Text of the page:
# Stress invariants

Submitted by bruno-page on Sun, 2009-08-23 14:38.

This is a very fundmantal question.

What is the physical significance of stress invariants?

I understand that the stress invariant J2 of the deviatoric stress tensor is used to ecpress the yield criteria-but this is same as Von Mises yield criteria-I want to know what is so special about-stess invariants?

I understand that these invariants remain unaltered by rotation/transformation of the axis-is this the only reason for being so special or there i any other reason as well?

## Re: Stress invariants

Dear Bruno:

Assuming that by stress you mean Cauchy stress (it's symmetric), the following result is known. A scalar function f of stress is invariant under orthogonal transformations if and only if it is a function of the three invariants of stress, i.e. f=f(I_1, I_2, I_3). This means that the number of arguments in f is reduced from 6 to 3. Of course, you can replace Cauchy stress by any symmetric 2-tensor.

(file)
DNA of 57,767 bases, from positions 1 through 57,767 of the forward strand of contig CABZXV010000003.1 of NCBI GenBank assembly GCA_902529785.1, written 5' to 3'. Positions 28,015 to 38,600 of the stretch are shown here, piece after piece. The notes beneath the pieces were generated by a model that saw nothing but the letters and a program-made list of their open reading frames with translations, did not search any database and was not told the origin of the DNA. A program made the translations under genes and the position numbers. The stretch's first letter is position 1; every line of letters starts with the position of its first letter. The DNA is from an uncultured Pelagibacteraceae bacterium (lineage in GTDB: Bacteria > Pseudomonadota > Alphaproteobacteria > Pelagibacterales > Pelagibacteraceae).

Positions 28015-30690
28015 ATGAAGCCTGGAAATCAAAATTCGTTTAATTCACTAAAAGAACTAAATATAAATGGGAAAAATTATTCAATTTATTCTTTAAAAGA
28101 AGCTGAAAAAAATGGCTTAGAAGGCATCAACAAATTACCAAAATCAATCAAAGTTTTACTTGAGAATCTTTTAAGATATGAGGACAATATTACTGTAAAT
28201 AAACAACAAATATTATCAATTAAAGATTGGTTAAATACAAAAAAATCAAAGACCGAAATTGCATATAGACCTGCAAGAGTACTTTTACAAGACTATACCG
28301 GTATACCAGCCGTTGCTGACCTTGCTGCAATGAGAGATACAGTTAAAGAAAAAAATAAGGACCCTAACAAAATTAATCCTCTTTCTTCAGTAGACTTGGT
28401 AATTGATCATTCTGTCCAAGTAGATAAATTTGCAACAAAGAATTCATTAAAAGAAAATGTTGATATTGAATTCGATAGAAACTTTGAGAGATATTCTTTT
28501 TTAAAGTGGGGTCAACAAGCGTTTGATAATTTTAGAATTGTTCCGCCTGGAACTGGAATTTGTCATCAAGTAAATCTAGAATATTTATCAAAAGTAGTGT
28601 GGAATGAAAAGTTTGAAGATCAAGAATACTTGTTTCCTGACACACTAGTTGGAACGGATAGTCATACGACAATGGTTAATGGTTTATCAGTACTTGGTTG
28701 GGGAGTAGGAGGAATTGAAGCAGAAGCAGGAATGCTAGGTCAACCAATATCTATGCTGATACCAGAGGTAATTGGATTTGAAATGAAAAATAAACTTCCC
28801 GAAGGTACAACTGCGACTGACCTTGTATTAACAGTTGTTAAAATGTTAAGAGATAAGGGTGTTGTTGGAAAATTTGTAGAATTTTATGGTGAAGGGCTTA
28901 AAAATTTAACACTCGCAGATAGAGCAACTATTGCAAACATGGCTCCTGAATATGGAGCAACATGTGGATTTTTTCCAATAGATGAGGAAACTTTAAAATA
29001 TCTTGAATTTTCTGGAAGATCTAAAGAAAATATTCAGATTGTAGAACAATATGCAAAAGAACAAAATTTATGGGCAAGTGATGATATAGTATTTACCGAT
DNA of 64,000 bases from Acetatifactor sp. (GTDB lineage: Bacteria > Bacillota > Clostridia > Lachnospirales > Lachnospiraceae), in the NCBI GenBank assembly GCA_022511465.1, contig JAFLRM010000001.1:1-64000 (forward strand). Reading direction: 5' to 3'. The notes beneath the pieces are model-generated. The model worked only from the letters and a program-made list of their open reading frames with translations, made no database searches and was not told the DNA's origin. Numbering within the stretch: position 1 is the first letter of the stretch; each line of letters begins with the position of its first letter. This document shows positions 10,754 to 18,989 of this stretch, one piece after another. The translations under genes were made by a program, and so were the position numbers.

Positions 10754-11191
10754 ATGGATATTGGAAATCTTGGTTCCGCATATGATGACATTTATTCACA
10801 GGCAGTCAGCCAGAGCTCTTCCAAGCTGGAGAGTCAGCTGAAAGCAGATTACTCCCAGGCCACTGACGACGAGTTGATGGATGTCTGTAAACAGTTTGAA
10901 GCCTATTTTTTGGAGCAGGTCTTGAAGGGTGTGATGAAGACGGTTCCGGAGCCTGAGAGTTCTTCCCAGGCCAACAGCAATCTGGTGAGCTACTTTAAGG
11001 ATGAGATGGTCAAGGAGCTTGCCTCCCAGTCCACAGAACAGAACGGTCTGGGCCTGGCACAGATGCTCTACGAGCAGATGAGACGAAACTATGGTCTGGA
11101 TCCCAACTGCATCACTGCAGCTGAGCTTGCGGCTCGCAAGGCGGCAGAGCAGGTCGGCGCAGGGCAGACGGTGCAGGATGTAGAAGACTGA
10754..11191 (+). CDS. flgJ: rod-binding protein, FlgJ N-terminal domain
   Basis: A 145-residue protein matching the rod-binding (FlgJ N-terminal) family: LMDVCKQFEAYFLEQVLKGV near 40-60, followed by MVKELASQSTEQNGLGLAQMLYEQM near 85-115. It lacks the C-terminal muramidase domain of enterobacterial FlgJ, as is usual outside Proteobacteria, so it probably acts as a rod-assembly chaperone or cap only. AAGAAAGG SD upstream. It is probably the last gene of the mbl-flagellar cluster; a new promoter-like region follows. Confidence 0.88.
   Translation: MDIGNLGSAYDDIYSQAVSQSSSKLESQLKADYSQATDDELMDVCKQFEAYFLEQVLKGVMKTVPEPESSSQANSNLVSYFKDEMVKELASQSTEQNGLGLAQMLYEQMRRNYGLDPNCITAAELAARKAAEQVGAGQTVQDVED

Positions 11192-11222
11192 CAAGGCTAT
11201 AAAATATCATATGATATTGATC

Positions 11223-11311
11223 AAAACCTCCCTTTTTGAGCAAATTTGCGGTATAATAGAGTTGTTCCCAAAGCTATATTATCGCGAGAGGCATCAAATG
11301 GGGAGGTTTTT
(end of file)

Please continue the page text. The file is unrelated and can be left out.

In plasticity, J_1 is zero by definition and J_3 is usually ignored. This is why you only see J_2 in defining yield surfaces.

In nonlinear elasticity, the above theorem tells you that internal energy density depends on the invariants of C (right Cauchy-Green tensor) and hence there are only three elastic constants (all explicitly depending on invariants of C) that relate C and S (the second Piola-Kirchhoff stress).

Regards,

Arash

## Julie Dear Sir, Sorry

Julie

Dear Sir,

Sorry for a basic question.

Can you kindly explain,what you mean when you say:

'A scalar function f of stress is invariant under orthogonal transformations if and only if it is a function of the three invariants of stress, i.e. f=f(I_1, I_2, I_3).'What you mean by orthogonal transformation here?

## In this case, "orthogonal

In this case, "orthogonal transformation" refers to rotation, both in the sense of rigid body rotation and of rotation of observational frame.